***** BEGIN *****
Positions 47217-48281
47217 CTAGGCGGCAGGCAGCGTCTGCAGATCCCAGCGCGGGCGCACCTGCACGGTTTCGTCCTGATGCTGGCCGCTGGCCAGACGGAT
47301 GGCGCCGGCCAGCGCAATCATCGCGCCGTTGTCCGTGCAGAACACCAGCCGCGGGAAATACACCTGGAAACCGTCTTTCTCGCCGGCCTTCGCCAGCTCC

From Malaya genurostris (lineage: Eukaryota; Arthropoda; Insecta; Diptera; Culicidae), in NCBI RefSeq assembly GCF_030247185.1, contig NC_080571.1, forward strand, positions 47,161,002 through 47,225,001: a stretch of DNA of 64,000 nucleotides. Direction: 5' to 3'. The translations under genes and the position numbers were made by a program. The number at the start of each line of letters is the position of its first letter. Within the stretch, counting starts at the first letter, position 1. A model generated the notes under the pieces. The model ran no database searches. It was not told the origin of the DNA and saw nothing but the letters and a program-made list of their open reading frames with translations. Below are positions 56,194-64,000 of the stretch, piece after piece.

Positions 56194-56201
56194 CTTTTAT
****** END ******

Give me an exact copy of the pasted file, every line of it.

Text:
Positions 47217-48281
47217 CTAGGCGGCAGGCAGCGTCTGCAGATCCCAGCGCGGGCGCACCTGCACGGTTTCGTCCTGATGCTGGCCGCTGGCCAGACGGAT
47301 GGCGCCGGCCAGCGCAATCATCGCGCCGTTGTCCGTGCAGAACACCAGCCGCGGGAAATACACCTGGAAACCGTCTTTCTCGCCGGCCTTCGCCAGCTCC

From Malaya genurostris (lineage: Eukaryota; Arthropoda; Insecta; Diptera; Culicidae), in NCBI RefSeq assembly GCF_030247185.1, contig NC_080571.1, forward strand, positions 47,161,002 through 47,225,001: a stretch of DNA of 64,000 nucleotides. Direction: 5' to 3'. The translations under genes and the position numbers were made by a program. The number at the start of each line of letters is the position of its first letter. Within the stretch, counting starts at the first letter, position 1. A model generated the notes under the pieces. The model ran no database searches. It was not told the origin of the DNA and saw nothing but the letters and a program-made list of their open reading frames with translations. Below are positions 56,194-64,000 of the stretch, piece after piece.

Positions 56194-56201
56194 CTTTTAT